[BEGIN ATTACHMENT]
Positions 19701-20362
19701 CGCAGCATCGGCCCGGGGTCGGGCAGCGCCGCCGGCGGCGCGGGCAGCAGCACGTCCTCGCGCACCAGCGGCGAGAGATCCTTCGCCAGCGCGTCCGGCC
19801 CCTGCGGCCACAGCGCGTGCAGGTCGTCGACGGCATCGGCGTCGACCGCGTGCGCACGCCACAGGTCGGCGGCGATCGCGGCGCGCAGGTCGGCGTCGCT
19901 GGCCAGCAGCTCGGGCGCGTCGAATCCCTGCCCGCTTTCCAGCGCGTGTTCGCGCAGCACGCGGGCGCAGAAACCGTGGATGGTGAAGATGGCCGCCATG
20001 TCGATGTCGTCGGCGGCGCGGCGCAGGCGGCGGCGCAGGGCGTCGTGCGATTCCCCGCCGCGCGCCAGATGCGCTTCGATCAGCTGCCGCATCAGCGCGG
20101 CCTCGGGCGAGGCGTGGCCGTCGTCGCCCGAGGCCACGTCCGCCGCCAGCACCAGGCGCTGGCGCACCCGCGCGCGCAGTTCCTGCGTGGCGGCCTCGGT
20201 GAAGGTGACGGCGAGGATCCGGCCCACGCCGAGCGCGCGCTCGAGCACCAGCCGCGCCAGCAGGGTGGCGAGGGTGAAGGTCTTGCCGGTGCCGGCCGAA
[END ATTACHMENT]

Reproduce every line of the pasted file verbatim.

Positions 19701-20362
19701 CGCAGCATCGGCCCGGGGTCGGGCAGCGCCGCCGGCGGCGCGGGCAGCAGCACGTCCTCGCGCACCAGCGGCGAGAGATCCTTCGCCAGCGCGTCCGGCC
19801 CCTGCGGCCACAGCGCGTGCAGGTCGTCGACGGCATCGGCGTCGACCGCGTGCGCACGCCACAGGTCGGCGGCGATCGCGGCGCGCAGGTCGGCGTCGCT
19901 GGCCAGCAGCTCGGGCGCGTCGAATCCCTGCCCGCTTTCCAGCGCGTGTTCGCGCAGCACGCGGGCGCAGAAACCGTGGATGGTGAAGATGGCCGCCATG
20001 TCGATGTCGTCGGCGGCGCGGCGCAGGCGGCGGCGCAGGGCGTCGTGCGATTCCCCGCCGCGCGCCAGATGCGCTTCGATCAGCTGCCGCATCAGCGCGG
20101 CCTCGGGCGAGGCGTGGCCGTCGTCGCCCGAGGCCACGTCCGCCGCCAGCACCAGGCGCTGGCGCACCCGCGCGCGCAGTTCCTGCGTGGCGGCCTCGGT
20201 GAAGGTGACGGCGAGGATCCGGCCCACGCCGAGCGCGCGCTCGAGCACCAGCCGCGCCAGCAGGGTGGCGAGGGTGAAGGTCTTGCCGGTGCCGGCCGAA